For Haiti earthquake victims, nowhere to go upon hospital release
Orderlies pushed Jertha Ylet’s bed from the center of the hospital ward to one side so Dr. Michelet Paurus could plug in his electric saw. She was silent as the doctor cut off her plaster cast in measured strokes.
Today she would have to leave the hospital, the doctor said.
Ylet had resisted until the cast came off. She’d been at Les Cayes’ General Hospital since being brought there Aug. 14, unconscious and with her leg crushed, after a 7.2-magnitude earthquake destroyed her house, killing her father and two other relatives and seriously injuring her brother. There is no home to return to.
A surgeon inserted a metal rod in her lower left leg on Thursday. Ylet, 25, had not been out of bed, much less tried to walk, since she arrived. Her 5-year-old daughter, Younaika, who was not injured, shared her bed and spent her days playing with other children around the ward.
More than a week after the earthquake on Haiti’s southwestern peninsula killed at least 2,207 people, injured 12,268 and destroyed nearly 53,000 houses, Ylet represents an emerging dilemma for the region’s limited health care services: how to turn over hospital beds when discharged patients have nowhere to go.
“I said to the doctor, ‘I don’t have any place to go,’” Ylet said. “I told them everything. The doctor doesn’t understand.”
In the first days after the quake, the hospital was overwhelmed with patients. The injured lay on patios and breezeways awaiting care. Now there are still people in those areas, but they are discharged patients or people who were never admitted at all, who have been drawn by the donations of food, water and clothing that arrive at the hospital daily.
The doctors’ abductions dealt a major blow to attempts to control criminal violence that has threatened disaster response efforts in Port-au-Prince.
“We have a lot patients who have been discharged but are still hanging out in the yard,” said hospital director Peterson Gede. “The fact they know they will receive food and water ... they don’t have any intention to leave.”
On Monday, Gede issued an order for hospital staff to begin to “motivate” patients to leave, “to make them understand that we need beds for new patient admissions.”
It proved easier said than done. Not having a home to return to was a significant obstacle for Ylet and many others.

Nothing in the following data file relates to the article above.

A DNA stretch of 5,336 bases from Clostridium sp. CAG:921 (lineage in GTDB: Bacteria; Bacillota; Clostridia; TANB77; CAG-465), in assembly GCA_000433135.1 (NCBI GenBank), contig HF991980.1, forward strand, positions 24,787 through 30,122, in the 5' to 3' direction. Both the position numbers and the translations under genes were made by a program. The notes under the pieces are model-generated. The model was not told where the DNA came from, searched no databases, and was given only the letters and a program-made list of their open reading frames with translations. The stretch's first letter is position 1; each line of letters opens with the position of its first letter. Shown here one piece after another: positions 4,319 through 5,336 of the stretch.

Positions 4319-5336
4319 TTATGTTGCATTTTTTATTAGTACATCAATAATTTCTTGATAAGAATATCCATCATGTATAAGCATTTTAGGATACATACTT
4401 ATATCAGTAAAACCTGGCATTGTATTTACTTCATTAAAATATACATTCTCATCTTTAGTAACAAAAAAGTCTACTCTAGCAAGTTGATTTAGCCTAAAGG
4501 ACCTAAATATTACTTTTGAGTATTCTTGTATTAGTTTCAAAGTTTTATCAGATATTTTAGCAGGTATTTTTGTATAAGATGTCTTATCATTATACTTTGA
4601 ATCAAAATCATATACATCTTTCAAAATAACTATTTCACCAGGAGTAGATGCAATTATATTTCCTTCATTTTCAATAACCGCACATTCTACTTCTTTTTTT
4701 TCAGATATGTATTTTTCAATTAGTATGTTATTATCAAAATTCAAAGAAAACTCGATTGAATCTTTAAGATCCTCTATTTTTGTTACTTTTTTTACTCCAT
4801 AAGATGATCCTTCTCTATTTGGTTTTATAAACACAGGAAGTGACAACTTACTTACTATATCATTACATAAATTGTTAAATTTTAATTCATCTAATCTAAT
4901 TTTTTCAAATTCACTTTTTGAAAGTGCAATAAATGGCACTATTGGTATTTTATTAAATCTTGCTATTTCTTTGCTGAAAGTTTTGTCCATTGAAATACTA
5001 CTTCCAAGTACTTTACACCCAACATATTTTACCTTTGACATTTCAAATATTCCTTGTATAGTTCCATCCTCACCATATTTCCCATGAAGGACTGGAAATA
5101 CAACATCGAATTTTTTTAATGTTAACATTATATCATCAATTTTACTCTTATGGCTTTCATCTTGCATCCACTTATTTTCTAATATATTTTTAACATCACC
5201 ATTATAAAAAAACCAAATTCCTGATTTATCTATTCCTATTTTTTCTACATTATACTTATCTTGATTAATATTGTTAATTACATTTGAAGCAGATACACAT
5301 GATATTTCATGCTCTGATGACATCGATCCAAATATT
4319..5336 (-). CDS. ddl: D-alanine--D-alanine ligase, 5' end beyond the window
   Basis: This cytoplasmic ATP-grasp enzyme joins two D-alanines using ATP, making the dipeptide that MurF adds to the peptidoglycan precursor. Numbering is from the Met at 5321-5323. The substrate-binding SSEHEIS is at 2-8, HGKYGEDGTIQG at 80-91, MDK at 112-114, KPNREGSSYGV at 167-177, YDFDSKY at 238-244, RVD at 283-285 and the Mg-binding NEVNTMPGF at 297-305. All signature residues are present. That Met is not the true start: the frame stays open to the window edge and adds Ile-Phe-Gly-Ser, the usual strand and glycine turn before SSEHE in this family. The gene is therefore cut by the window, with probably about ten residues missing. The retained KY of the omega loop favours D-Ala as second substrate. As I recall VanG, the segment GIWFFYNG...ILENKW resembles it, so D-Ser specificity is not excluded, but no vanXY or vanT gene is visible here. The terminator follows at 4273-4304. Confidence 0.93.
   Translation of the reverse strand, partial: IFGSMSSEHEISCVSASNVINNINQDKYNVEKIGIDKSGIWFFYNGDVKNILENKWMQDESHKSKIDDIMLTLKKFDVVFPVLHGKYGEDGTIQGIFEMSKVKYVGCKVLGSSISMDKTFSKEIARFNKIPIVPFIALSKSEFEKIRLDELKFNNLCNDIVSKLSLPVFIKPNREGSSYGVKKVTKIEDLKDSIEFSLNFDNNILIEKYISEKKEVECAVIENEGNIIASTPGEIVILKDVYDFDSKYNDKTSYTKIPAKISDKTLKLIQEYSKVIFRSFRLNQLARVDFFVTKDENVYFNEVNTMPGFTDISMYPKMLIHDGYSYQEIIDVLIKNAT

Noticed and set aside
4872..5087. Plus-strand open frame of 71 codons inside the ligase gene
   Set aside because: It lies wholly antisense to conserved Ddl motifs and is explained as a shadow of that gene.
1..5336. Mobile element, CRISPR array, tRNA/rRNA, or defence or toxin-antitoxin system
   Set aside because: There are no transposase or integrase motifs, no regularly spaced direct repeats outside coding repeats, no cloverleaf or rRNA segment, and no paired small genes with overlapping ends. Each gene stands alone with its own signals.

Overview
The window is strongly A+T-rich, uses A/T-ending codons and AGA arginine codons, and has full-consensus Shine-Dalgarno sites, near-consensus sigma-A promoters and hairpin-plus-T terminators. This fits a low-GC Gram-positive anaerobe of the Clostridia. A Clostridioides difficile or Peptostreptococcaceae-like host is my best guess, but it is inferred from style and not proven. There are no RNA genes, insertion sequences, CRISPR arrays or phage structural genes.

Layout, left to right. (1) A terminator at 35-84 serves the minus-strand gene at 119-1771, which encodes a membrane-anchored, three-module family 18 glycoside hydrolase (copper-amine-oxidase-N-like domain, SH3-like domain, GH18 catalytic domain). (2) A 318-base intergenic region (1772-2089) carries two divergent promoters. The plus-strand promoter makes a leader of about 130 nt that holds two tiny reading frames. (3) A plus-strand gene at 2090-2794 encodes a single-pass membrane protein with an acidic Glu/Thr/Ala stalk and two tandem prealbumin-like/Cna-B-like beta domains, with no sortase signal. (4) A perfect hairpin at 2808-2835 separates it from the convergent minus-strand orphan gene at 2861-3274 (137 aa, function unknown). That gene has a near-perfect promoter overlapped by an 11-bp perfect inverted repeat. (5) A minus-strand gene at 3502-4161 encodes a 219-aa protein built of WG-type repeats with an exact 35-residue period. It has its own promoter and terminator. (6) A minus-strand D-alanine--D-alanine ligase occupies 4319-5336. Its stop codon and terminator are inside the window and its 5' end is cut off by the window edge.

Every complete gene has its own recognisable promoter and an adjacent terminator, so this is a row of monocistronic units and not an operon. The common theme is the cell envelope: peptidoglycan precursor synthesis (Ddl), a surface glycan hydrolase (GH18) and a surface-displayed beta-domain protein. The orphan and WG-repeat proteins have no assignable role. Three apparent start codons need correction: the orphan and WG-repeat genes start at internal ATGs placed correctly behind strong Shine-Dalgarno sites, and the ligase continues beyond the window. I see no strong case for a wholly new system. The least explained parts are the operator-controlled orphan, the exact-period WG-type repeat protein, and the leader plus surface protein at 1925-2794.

Ylet lost consciousness when a wall of her cinderblock house in Camp-Perrin fell on her as the quake struck.
Her boyfriend, Junior Milord, had left 20 minutes earlier for work. He froze in the street until the shaking stopped, then ran back to Ylet’s house. He found her buried near the front of the building, which unlike the back, had not completely collapsed.
“I thought she was dead when I first started removing the blocks,” Milord said.
He pulled her out and flagged down a passing car, which took her to the hospital in Les Cayes. “When I woke up I was in the hospital,” she said.
Milord then returned to help dig out the bodies of Ylet’s father, cousin and brother-in-law. Their bodies are still at a funeral home, because the family doesn’t have the money to bury them. Milord lost his own home, plus two uncles, an aunt and a brother in the quake.
Milord said some of Ylet’s surviving relatives are camping in her yard. If Ylet and her daughter have to leave, he said, they will end up there too.
Across the ward, nurse Gabrielle Lagrenade understands that reality as well as anyone.
Lagrenade and her 21-year-old daughter, Bethsabelle, have been sleeping outside since the quake hit. They struggle to sleep on the gravel roadside with their heads less than 6 feet from the highway. All night long mopeds, SUVs and tractor trailers rain dust and pebbles on them.
It’s the only level ground around the two-story building where they’d rented an apartment above a small clothing store. The land drops precipitously from the road to a stream running behind the building, which was constructed on reinforced concrete columns above a drainage gully that feeds into the stream. Two columns now display gaping spaces between the bottom of the building and the top of the supports. The landlord has wisely decided to tear it down.
Despite her own precarious situation, Lagrenade, 52, continues to arrive daily for her shift at the hospital, carefully folding and stowing her bedding, discreetly slipping behind the row of roadside buildings to bathe and reemerging in her spotless white nurse’s smock to hail a motorcycle taxi for the ride to work.
Ylet is on her ward. About 22 beds spread across the room. Nurses and doctors wear masks, but patients do not, despite virtually no one in Haiti having been vaccinated for COVID-19. Nurses huddle around a wooden table at one end. Medical waste is tossed into a cardboard box in a corner.
Lagrenade is not unsympathetic to Ylet’s plight and that of other newly homeless patients, but she is pragmatic.
The beds are needed, she said.
“After someone gets well, they have to go,” Lagrenade said.
This is what Paurus was trying to explain to Ylet.
An orthopedist who came from Port-au-Prince to operate on her leg had cleared her to leave, the doctor said.
“If we decide to keep patients whose homes were destroyed, there won’t be room for [new] patients,” he said. “We have a lot of patients and emergencies who need a bed.”
Then Paurus got his saw.
After her cast was off, Ylet said she would give up her bed but camp outside on the hospital grounds, because they told her to come back Thursday for a follow-up appointment.
But then some volunteers brought hot lunches. By the end of the day, Ylet was still in her bed. Milord said no one had come back to tell her to leave so there she was.
“The doctor needs to understand that I don’t have a place to go and I am not leaving,” Ylet said. “I will stay in the hospital’s yard and sleep there until I am able to figure it out.”
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